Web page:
"If ye love wealth better than liberty, the tranquility of servitude better than the animating contest of freedom, go home from us in peace. We ask not your counsels or your arms. Crouch down and lick the hands which feed you. May your chains set lightly upon you, and may posterity forget that you were our countrymen."

Thursday, 17 June 2010

Open Europe Briefing

The excellent Open Europe has published a new report detailing steps being taken towards an EU economic government.

The rise of the EU's economic government: Proposals on the table and what has already been achieved

It's a 20-page .pdf file which, amongst other topics, analyses the Greek bailout, the effects of the Stability & Growth pact, the monitoring of all 27 national budgets and possible cracks in the Franco-German axis.

Here are the keypoints followed by a few quotes from some of the euro-elite:
  • The eurozone is now a de facto debt union, with its members taking on the liabilities of each others' sovereign debts and with the European Central Bank financing states through its purchases of government bonds.
  • The legality of the eurozone rescue packages, agreed in the spring, is dubious since they are inconsistent with the 'no bailout' clauses in the EU Treaties. The €60 billion stabilisation fund, for which British taxpayers are liable for around €8 billion, is particularly questionable on legal grounds - and would most likely not survive a test in a non-politicised court. Crucially, it transfers both powers and potentially more taxpayers' money to the EU - both of which the UK Coalition Government has said it opposes.
  • At the summit, EU leaders will discuss a proposal requiring member states to submit their national budgets to the Commission and other finance ministers before sending them to national parliaments. The UK Government opposes this, but according to the Commission has no veto over the proposal.
  • German Chancellor Angela Merkel, and now French President Nicolas Sarkozy, have said that a change to the EU Treaties might be necessary to achieve stronger economic governance, including tougher sanctions for member states that violate the bloc's budget rules. A Treaty change is likely to come up against resistance but is not off the cards if Angela Merkel spends the political capital needed to push it through.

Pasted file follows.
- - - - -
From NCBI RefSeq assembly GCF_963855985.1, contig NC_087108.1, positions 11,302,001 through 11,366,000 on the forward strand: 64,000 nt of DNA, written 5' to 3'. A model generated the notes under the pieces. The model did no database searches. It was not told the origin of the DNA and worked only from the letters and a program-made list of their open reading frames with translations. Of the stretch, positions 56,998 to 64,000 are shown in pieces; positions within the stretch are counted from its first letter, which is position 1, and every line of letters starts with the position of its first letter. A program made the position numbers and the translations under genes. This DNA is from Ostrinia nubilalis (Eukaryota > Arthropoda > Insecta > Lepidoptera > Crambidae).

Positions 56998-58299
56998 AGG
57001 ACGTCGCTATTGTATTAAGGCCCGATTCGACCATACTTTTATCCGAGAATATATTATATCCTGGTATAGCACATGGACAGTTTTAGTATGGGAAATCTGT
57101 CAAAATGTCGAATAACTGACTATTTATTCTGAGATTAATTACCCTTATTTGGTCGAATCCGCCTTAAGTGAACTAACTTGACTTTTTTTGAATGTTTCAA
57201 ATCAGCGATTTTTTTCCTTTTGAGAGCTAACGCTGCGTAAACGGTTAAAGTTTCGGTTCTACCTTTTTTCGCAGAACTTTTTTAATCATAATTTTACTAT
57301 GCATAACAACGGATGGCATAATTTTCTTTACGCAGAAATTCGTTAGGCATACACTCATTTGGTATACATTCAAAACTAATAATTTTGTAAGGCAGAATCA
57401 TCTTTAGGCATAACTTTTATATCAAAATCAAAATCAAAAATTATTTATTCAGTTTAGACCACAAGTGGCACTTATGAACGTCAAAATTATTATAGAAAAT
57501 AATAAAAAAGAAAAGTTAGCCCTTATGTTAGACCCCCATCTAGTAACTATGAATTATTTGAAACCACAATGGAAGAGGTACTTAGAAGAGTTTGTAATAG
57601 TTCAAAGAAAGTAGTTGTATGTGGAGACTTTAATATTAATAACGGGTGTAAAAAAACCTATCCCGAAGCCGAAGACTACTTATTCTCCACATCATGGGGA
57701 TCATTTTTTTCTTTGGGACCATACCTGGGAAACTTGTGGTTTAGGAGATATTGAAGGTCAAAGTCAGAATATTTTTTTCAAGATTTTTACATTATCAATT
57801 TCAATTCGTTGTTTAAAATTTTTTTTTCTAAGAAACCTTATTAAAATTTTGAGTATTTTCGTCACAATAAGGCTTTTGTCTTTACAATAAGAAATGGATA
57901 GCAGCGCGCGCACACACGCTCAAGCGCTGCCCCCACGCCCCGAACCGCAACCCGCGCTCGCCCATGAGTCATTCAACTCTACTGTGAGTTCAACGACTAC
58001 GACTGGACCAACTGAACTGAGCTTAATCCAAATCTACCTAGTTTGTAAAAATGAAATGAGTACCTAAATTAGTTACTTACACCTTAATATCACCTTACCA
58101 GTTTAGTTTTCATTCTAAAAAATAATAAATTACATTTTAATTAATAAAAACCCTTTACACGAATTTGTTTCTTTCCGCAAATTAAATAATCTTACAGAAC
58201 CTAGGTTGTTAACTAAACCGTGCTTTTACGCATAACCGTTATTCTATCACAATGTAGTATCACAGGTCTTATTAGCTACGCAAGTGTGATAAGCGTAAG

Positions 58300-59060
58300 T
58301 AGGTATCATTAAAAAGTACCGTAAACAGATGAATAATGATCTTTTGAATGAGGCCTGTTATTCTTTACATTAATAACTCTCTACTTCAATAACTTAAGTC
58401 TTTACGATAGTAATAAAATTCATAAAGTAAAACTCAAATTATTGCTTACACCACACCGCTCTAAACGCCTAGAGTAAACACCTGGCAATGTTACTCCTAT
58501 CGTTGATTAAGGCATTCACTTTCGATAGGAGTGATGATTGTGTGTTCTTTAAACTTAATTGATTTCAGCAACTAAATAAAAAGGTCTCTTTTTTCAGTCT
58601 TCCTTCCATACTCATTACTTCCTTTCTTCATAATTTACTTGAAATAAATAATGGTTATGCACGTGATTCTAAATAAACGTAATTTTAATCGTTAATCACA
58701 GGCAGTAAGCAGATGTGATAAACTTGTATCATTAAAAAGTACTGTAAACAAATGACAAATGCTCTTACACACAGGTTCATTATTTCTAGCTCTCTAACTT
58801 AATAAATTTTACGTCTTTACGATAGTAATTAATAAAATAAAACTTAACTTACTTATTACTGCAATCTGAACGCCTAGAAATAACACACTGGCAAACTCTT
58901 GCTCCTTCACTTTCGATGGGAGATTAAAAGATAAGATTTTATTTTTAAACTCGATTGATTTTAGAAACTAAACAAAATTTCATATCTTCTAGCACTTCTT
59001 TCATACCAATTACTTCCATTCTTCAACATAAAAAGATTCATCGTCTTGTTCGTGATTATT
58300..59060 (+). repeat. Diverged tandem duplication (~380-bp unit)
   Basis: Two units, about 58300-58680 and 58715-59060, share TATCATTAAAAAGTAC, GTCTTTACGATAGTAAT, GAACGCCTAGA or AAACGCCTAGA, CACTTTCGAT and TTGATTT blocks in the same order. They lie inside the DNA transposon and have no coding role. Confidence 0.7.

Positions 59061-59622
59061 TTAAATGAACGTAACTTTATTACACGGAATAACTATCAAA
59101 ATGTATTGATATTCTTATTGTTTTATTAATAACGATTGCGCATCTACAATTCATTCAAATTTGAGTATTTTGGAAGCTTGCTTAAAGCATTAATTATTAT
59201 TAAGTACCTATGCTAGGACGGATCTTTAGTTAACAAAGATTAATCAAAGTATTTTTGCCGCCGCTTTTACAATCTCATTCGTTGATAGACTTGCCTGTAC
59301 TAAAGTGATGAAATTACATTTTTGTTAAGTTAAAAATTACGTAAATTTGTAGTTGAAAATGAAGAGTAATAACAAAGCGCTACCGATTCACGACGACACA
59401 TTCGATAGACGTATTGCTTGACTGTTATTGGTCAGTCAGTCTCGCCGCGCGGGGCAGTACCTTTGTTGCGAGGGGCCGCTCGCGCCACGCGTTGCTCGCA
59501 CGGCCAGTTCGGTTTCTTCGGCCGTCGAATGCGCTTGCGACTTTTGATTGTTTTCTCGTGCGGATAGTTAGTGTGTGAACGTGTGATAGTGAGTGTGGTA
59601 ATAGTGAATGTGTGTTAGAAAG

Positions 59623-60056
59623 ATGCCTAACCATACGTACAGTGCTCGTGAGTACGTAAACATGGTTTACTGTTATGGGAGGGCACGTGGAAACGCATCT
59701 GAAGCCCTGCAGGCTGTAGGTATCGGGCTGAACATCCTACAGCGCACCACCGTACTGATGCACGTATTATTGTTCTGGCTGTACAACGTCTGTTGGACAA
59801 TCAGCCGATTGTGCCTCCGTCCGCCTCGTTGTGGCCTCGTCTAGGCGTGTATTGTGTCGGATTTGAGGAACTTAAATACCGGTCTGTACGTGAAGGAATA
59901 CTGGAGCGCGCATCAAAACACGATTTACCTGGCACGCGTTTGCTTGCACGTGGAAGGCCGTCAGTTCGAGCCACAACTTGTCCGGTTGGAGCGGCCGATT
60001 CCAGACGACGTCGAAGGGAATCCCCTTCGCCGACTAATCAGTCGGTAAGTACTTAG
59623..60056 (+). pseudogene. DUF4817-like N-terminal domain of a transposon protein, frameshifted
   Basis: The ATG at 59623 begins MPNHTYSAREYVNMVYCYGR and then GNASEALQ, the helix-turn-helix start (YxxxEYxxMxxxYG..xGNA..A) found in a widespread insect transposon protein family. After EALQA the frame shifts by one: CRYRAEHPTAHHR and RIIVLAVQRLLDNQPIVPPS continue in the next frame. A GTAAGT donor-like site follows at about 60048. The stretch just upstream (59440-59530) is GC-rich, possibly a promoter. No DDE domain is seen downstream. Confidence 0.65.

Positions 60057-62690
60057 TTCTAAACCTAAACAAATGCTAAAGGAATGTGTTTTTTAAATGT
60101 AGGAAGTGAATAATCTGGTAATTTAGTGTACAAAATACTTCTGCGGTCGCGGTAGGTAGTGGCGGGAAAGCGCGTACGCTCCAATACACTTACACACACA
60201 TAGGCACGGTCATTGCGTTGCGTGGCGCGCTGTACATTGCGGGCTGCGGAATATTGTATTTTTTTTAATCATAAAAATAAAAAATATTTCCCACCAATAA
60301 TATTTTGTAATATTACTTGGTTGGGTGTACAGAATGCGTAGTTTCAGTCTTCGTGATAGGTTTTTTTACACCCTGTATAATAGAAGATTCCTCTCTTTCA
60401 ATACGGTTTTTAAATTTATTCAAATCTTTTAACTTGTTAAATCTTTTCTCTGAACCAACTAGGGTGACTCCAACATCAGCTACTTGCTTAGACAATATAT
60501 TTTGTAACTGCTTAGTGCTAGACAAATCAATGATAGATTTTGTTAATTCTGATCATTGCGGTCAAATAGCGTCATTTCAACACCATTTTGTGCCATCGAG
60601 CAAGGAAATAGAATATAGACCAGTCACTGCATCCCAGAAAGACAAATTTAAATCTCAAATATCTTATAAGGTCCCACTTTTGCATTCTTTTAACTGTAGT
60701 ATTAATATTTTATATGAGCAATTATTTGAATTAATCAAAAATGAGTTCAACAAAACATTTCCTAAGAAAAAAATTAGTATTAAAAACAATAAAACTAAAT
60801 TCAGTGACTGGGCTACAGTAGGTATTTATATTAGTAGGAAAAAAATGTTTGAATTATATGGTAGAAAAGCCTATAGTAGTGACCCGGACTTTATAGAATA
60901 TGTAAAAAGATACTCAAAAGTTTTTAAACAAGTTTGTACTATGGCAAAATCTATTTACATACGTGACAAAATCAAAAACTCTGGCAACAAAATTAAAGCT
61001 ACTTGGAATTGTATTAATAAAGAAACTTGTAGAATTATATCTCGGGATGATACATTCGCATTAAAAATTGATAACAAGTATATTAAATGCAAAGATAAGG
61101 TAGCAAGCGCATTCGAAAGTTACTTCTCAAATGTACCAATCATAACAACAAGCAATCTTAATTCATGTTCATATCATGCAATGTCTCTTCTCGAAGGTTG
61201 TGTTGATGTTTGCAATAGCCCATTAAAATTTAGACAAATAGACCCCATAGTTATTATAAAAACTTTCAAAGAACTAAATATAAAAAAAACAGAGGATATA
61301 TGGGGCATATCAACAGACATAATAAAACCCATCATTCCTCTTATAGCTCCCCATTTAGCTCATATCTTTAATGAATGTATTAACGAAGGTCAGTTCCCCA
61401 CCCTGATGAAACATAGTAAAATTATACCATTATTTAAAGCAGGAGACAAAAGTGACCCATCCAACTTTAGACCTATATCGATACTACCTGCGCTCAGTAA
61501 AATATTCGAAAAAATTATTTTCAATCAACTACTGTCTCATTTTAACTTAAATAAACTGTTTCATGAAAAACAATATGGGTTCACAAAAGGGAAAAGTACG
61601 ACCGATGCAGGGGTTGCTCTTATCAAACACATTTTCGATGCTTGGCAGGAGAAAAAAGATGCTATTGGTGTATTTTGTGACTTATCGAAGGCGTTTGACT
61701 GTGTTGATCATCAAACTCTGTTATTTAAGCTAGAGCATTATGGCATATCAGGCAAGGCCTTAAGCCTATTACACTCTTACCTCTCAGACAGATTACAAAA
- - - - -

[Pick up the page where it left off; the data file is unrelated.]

• UK Prime Minister David Cameron has said he will veto any Treaty change that transfers more powers from Westminster to Brussels. However, rather than being on the defensive, Cameron could work with Angela Merkel and other partners to achieve Treaty changes – but ask for substantial EU reforms in return, including the repatriation of powers back to the UK.
  • The nature of the negotiations is likely to depend on the contrasting Franco-German visions of how to deal with the current economic problems.
  • France, on the one hand, hopes to move a step closer to its long-held desire for economic government of the eurozone, including the greater harmonisation of all economic policy across its 16 members.
  • Germany, on the other hand, is pushing for much tougher budgetary rules for the eurozone, backed by sanctions, but fears the politicisation of economic policy. It therefore wants to water down the French plans for economic government by more loosely applying aspects of them to the entire 27 member states rather than focussing them more tightly on the eurozone members.

“We are clearly confronted with a tension within the system, the ill-famous dilemma of being a monetary union and not a full-fledged economic and political union. This tension has been there since the single currency was created. However, the general public was not really made aware of it” - European Council President, Herman Van Rompuy, 25 May 2010
“I am sure the euro will oblige us to introduce a new set of economic policy instruments. It is politically impossible to propose that now. But some day there will be a crisis and new instruments will be created”- Then European Commission President, Romano Prodi, 2001
“The single currency is the greatest abandonment of sovereignty since the foundation of the European Community… the decision is of an essentially political nature" - Former Spanish Prime Minister Felipe González, 1998
“The introduction of the Euro is probably the most important integrating step since the beginning of the unification process. It is certain that the times of individual national efforts regarding employment policies, social and tax policies are definitely over. This will require finally burying some erroneous ideas of national sovereignty”- Then German Chancellor Gerhard Schröder, 1999
“The process of monetary union goes hand in hand with political integration and ultimately political union. EMU is, and was always meant to be, a stepping stone on the way to a united Europe”- Then President of the European Central Bank, Wim Duisenberg, 2001.
“The European currency will lead to member nations transferring their sovereignty over financial and wage policies as well as monetary affairs. It is an illusion to think that states can hold on to their autonomy over taxation policies”- Former President of the German Bundesbank, Prof. Hans Tietmeyer.
"There is no example in history of a lasting monetary union that was not linked to one state" - Member of the ECB Executive Board, Otmar Issing, 1991

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